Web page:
West Virginia School Psychologists Association




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Talking with Legislators

  • 01 Dec 2015 3:29 PM
    Message # 3669697

    Hey everybody, I figured I'd get this ball rolling a little bit.  I've talked with some of you, and many of you WANT to talk with folks, but it seems intimidating.  You're right, it is, but once you do it a few times, it becomes second nature.  The only bit of anxiety I feel is wondering what their response will be, as in how they feel about our message.

    I just thought I'd give some tips.  First thing is be confident.  You have the knowledge of our field, they don't.  They often ask me questions that, to me, seem silly, but to an outsider, it's an honest to goodness thought.  They look to us for insight into these issues.  The second is to be honest.  If you don't know, admit that you don't know, and let them know that if it's something you can find out, you'll do so and follow up.  Third, is have an opening statement so to speak.  Have it thought out of what you're calling them about.  I've even jotted down notes before I dial just so I know that I don't forget something.  Once the conversation gets going, it will flow easily, it's getting started that is likely the intimidating part to many of us. 

    Here's a statement that might be helpful for you all in getting a conversation started if you've never spoken with or had previous contact with these folks:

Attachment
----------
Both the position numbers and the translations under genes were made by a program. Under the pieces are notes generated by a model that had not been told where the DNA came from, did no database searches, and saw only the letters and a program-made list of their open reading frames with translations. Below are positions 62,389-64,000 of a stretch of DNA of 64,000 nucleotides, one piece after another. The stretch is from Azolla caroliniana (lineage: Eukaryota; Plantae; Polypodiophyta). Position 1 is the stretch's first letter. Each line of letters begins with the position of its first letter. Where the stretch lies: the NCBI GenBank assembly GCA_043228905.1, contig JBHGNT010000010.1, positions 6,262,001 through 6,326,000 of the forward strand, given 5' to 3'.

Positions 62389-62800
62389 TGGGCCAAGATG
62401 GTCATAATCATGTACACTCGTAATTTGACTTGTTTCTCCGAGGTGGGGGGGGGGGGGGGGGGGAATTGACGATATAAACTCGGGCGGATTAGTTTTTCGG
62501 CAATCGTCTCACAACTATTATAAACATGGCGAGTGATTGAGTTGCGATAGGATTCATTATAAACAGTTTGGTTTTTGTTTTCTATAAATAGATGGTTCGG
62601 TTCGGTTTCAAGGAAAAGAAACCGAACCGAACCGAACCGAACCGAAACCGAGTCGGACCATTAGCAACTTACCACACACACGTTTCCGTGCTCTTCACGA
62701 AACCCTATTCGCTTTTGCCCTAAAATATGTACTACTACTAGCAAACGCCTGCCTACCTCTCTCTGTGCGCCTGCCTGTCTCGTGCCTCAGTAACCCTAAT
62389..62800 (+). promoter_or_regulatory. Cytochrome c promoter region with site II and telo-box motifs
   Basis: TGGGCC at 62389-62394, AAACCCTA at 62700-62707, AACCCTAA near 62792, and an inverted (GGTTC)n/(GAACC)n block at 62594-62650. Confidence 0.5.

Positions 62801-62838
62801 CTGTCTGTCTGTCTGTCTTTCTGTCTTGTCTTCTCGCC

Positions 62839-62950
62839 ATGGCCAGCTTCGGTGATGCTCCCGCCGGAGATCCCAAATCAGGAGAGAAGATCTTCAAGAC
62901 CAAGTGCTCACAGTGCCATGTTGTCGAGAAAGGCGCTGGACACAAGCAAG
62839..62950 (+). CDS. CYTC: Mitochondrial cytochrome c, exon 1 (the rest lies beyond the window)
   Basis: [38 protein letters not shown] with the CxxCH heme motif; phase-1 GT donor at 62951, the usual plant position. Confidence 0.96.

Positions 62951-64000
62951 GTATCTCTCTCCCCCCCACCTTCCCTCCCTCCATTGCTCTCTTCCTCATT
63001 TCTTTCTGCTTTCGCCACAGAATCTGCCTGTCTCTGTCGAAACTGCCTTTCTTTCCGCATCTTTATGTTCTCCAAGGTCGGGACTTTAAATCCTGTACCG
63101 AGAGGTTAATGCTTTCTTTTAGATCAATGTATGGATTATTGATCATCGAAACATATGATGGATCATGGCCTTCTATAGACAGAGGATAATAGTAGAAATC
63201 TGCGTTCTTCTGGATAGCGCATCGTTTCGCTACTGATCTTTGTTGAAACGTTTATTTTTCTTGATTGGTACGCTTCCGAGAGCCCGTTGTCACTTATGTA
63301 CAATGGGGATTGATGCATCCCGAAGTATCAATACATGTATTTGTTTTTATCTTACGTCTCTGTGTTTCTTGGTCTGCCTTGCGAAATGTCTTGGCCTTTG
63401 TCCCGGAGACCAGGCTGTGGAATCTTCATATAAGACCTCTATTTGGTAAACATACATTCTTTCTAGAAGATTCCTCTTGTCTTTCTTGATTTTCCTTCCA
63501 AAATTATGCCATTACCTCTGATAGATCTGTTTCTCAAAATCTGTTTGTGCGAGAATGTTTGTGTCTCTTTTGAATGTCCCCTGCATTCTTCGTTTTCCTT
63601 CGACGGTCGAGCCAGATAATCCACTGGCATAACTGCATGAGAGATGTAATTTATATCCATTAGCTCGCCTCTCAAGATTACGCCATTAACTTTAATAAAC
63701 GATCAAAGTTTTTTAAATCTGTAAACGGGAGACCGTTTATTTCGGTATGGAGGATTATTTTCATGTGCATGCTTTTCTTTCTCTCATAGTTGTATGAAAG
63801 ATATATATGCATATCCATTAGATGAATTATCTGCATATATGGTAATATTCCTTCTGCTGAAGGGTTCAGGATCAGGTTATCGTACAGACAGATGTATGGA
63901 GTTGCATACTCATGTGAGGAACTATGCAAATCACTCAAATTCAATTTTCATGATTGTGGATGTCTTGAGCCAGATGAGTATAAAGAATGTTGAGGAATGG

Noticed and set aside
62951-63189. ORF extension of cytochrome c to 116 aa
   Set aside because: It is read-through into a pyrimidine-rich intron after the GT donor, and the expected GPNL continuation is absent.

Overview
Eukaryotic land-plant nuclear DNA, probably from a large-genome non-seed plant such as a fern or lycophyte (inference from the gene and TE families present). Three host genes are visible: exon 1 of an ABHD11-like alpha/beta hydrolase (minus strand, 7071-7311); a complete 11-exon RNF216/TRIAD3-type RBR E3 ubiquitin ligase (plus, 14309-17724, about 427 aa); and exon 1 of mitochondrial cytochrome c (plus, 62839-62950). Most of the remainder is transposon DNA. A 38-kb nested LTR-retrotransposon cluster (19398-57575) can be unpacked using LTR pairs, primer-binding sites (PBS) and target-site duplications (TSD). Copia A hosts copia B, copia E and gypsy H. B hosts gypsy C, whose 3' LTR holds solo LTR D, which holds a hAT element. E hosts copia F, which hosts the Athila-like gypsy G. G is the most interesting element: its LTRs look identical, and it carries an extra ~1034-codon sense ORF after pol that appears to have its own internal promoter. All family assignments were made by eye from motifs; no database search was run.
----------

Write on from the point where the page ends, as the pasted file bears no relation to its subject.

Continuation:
Hi Senator/Delegate ___, my name is ____ and I'm a school psychologist with ____ schools.  I was hoping I could take a minute of your time to talk about the state of mental health in our schools, and legislation that will be proposed in January?  (If not, ask if there is a better time to speak with them, and schedule that if possible).  Ok great!  Our state school psychologist association has worked closely with Senator Chris Walters over the past few years on a bill that would seek to place a ratio limit of students per school psychologist.  Previous versions haven't made it through, so some revisions were made to this upcoming proposal.  The proposed bill would seek to create a maximum ratio of 1800 students per school psychologist, and this would have to be in place by the 2023-24 school year.  This is a better and more fiscally realistic bill than previous versions.   This bill is important because:  (here just speak from the heart, give your own reason as to why this bill is important for you.  For me it's to be able to do more than just testing, to actually be able to meet with kids and help those who are in need and at risk.  I also talk about my own district ratio and how it limits my abilities as a school psych.  Give some examples of situations where you could've really benefitted from extra time on your hands).

    Hopefully that's helpful. PLEASE don't hesitate to call or contact myself or Karen if you have questions.  We have made HUGE strides this year, and if even 10 more of you started calling, we could really get this through.

    My cell is 304-550-7523.  Call day or night, doesn't matter, this is SO important to me, so I'll gladly give you my time.   

  • 04 Dec 2015 3:12 PM
    Reply # 3675340 on 3669697
    I agree with what Bryan has said. I have made calls and have been emailing as well. It really isn't that difficult as I thought it may be. If school psychology is your passion, then please join us. As FJK said, "if you aren't leading the change, you are part of the resistance..."

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